Regulations Finally Issued

Regulations Finally Issued

By Bodman’s Workplace Law Practice

tax-exempt-jun16

After years of anticipation, on May 18, 2016, the United States Department of Labor (DOL) issued Final Regulations changing the minimum salary requirements for exempt salaried executive, administrative, professional, and computer employees. This is the first change in DOL Regulations since 2004 when the minimum exempt salary requirement increased from $250 per week to the current $455 per week. The goal of these new Final Regulations is (1) to allow more employees who are currently exempt – and do not receive overtime pay – to be paid overtime (one and one-half times an employee’s regular rate of pay for all hours after 40 hours of work in a workweek) and (2) to raise the pay of many employees that the employer wishes to maintain as exempt. Employers will be forced to make tough payroll decisions regarding who will remain exempt and how to compensate the newly non-exempt employees.

Employees must still meet the existing “duties” test applicable to an executive, administrative, professional, or computer employees. Under the Final Regulations, beginning on December 1, 2016, the minimum amount an employer must pay an exempt salaried employee increases:

  • To $913 per week (annually $47,476) for exempt executive, administrative, and professional employees.
  • To $134,004 per year for highly compensated employees, which also must include at least $913 per week paid on a salary or fee basis, as defined by the DOL Regulations.
  • To $913 per week (annually $47,476) for highly skilled exempt computer employees. These highly skilled computer employees may also be exempt if paid hourly at a minimum of $27.63 per hour (annually $57,470.40), which is unchanged from the current Regulations.

The salary levels will be indexed, with the minimum salary
level evaluated every three years beginning January 1, 2020, effectively guarantying raises for employees at or near the minimum salary level. No changes were made to the outside salesperson category or to the “duties” tests for the executive, administrative, professional and computer exemptions.

One element of the new Rule may benefit employers. Up to 10% of the exempt employee’s salary may be satisfied by the payment of “nondiscretionary bonuses, incentives, and commissions that are paid quarterly or more frequently. If by the last pay period of the quarter, the sum of the employee’s weekly salary plus nondiscretionary bonus, incentive, and commission payments received does not equal 13 times the [required] weekly salary,” the Final Regulations allow for a “catch-up” payment to meet the minimum requirements.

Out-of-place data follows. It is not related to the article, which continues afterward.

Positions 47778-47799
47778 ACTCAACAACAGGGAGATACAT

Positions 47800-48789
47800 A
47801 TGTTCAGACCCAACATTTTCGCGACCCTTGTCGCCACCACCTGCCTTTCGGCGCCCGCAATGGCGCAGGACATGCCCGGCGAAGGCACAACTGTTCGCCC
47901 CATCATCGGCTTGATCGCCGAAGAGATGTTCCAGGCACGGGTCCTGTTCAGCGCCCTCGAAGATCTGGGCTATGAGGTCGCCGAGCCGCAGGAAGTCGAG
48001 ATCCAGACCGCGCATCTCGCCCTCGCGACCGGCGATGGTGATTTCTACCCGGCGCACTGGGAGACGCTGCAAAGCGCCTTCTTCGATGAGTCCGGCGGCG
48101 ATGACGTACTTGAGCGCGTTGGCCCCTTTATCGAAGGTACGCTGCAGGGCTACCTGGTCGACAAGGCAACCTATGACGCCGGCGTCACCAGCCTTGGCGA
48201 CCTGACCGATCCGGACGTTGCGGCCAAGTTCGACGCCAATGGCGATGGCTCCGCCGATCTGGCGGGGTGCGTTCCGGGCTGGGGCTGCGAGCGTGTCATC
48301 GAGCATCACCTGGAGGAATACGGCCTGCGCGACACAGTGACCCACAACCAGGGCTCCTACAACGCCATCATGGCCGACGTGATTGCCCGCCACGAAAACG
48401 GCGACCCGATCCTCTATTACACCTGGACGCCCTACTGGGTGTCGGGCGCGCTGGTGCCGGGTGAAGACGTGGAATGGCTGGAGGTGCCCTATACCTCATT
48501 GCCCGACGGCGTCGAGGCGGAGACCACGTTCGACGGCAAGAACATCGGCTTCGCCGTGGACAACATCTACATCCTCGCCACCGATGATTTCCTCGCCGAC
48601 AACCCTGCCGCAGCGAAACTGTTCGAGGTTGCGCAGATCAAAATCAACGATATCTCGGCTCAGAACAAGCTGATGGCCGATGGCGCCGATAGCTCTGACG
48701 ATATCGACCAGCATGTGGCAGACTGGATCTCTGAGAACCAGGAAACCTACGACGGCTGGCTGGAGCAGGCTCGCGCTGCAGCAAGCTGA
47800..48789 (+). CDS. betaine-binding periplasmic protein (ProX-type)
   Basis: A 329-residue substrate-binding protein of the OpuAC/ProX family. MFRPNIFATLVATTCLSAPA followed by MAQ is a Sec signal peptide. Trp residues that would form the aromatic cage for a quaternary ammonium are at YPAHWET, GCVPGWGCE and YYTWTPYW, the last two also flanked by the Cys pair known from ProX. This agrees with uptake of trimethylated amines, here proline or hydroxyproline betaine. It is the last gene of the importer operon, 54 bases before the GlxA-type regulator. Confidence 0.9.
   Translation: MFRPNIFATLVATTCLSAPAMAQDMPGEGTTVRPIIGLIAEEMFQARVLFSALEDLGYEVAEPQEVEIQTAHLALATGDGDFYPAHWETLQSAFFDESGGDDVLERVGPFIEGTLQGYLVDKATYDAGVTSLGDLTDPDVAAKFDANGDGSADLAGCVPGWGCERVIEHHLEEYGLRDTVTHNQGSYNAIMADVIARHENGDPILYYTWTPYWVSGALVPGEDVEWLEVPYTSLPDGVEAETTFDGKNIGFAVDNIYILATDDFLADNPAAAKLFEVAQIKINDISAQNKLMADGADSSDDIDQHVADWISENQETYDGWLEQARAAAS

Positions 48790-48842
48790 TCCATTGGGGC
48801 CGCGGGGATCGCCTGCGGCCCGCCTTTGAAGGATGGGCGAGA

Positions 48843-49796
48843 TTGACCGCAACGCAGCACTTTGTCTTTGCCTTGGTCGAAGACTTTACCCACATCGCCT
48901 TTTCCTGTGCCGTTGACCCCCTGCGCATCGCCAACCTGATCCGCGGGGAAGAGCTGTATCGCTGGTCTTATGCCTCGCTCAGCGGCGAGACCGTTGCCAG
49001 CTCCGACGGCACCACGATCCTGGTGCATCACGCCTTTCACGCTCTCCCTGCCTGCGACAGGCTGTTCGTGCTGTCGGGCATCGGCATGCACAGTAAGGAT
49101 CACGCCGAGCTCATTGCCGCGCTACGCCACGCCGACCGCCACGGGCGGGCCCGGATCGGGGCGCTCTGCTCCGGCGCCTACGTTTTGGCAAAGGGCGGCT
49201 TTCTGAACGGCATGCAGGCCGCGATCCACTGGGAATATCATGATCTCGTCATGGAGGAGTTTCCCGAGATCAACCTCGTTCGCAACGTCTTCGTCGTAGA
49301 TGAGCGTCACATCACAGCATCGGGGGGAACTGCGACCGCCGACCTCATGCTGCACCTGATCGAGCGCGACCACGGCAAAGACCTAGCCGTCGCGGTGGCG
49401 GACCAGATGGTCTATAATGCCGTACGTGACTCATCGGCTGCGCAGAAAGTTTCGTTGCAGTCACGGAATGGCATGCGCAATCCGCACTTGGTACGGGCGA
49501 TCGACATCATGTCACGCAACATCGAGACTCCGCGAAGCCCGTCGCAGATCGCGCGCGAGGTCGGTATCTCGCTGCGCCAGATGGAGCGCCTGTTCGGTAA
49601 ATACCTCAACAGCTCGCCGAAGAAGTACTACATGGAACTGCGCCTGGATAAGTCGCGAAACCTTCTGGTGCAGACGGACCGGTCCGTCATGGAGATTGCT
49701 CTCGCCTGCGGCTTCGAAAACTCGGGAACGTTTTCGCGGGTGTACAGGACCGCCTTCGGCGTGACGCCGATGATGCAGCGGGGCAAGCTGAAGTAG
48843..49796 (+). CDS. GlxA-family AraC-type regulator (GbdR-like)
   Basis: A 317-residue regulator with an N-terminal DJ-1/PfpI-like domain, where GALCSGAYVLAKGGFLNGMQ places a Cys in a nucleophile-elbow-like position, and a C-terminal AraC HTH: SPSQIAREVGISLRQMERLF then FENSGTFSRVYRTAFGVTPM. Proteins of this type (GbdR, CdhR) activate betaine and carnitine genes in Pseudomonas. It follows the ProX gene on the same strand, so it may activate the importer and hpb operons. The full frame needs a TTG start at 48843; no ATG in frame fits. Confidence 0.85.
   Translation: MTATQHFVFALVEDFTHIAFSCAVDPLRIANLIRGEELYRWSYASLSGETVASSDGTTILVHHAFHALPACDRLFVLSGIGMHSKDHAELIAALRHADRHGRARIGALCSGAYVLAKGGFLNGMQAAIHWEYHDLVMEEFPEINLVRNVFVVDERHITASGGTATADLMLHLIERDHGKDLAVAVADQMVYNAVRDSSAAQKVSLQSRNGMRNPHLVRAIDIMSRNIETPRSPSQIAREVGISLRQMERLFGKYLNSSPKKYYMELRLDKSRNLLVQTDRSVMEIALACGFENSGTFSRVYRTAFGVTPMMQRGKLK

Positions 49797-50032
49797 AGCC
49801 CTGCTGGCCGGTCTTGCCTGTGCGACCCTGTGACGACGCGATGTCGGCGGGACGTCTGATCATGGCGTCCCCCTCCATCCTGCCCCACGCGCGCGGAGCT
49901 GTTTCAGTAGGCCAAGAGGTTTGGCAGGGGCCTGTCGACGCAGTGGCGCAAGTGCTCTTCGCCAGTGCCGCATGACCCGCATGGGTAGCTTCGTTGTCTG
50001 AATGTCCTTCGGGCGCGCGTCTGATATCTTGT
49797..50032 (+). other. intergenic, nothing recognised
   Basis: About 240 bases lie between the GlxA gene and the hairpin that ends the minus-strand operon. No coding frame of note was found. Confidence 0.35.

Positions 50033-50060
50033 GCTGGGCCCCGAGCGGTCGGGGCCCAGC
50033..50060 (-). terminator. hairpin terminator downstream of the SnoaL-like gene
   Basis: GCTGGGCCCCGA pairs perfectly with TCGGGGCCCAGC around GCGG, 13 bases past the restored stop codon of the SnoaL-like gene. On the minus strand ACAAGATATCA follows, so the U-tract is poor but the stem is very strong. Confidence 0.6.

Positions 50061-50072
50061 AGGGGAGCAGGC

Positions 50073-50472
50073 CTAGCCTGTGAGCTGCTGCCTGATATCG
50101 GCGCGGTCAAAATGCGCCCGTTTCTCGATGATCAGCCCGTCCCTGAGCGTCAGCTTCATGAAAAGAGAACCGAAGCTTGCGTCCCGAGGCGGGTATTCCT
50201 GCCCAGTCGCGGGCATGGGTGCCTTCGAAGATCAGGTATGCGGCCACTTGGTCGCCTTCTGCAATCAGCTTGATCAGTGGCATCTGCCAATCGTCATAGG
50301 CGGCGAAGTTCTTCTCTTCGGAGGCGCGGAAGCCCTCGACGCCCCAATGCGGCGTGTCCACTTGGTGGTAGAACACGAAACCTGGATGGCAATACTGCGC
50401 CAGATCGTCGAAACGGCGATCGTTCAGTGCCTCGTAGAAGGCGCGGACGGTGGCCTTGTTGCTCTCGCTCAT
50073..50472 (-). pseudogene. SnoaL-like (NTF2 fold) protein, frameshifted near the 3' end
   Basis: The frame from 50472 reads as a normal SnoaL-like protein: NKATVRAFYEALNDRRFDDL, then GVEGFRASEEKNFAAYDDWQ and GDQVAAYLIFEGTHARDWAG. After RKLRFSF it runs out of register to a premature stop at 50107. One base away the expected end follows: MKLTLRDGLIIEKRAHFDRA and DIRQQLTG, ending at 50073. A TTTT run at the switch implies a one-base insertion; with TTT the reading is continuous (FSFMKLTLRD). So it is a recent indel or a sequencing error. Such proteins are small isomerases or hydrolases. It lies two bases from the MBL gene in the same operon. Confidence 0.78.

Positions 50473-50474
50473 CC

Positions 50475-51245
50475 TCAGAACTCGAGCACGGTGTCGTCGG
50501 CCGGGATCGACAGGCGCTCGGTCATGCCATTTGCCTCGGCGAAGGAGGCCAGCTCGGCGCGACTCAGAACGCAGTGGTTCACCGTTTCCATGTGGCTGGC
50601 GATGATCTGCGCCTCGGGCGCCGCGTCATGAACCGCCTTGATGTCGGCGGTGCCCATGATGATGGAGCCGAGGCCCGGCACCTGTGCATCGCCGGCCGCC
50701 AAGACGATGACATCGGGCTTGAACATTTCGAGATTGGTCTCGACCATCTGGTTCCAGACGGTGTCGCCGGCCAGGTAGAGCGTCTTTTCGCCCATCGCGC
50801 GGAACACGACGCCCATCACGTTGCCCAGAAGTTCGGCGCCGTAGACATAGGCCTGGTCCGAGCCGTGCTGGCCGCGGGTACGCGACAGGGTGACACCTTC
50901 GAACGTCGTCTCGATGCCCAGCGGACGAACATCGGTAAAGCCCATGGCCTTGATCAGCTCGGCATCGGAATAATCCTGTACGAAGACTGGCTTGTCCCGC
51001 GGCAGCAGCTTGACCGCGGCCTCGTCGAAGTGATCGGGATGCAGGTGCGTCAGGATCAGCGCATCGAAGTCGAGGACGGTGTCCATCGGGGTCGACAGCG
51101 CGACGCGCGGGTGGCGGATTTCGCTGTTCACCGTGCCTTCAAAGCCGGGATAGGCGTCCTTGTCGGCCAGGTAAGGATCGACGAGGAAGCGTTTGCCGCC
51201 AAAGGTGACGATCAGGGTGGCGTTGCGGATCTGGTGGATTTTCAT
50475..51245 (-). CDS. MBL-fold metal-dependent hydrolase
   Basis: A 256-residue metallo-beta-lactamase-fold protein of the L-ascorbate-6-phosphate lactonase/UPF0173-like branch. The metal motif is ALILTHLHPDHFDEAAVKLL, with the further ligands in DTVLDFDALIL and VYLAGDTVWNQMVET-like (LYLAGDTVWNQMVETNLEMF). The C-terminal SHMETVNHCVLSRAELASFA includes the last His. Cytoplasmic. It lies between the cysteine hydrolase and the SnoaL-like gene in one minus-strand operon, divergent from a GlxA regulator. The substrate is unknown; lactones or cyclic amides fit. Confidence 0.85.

It is incumbent on all employers to remember that a salary under the DOL Regulations is more than just a “salary.” The Regulations define a “salary” as a predetermined amount of compensation paid each pay period with no reduction of pay because of variations of quality or quantity of an employee’s work. A bona fide sick pay policy is required. Deductions from “salary” are limited to those allowed by the DOL Regulations. Employers will be required to take action to meet these new challenges. To be ready for December 1, 2016 and beyond:

  1. Identify current exempt employees and their salaries;
  2. Determine the actual weekly hours that current exempt
    employees work and their projected future hours over 40 in a
    week after December 1, 2016;
  3. Determine which exempt employees currently earning
    less than $913 per week will be kept exempt and receive pay
    increases;
  4. Confirm that the DOL’s non-monetary salary requirements
    are met for the exempt employees;
  5. Ensure that the exempt employees meet the applicable
    “duties” test;
  6. Develop pay plans for the former exempt

Bodman can provide guidance on the new regulations and help your company meet compliance deadlines on
time and in a way it makes most sense for your organization. Contact Workplace Law Practice Group Leader
Maureen Rouse-Ayoub, client alert author Donald H. Scharg, one of the lawyers from the Workplace Law Group,
or your go-to Bodman attorney for more information.

Maureen Rouse-Ayoub
Chair, Workplace Law
Tel: 313-392-1058
Email: mrouse-ayoub@bodmanlaw.com

Donald H. Scharg
Member, Workplace Law
Tel: 248-743-6024
Email: dscharg@bodmanlaw.com

Baseball & Printing

Financial Ratio Analysis

by Stuart W. Margolis, CPA,MT • ( Philadelphia Phillies Fan!)

baseball-printingFor most of us, ratios are not something we think of every day, at least not until springtime and the onset of baseball season. If you want to compare two Major League home-run hitters, you are likely to compare their batting averages. If one is hitting .389 and the other’s average is .236, you immediately know which is doing better, even if you don’t know precisely how a batting average is calculated. When applied to business, think of ratios as “batting averages for business”. In baseball or in business most ratios measure some form of productivity. They generally give an indication of how one result varied in relation to another. Ratios are a tool to make it easier to do an “apples to apples” comparison.

In fact, the classic batting average statistic is: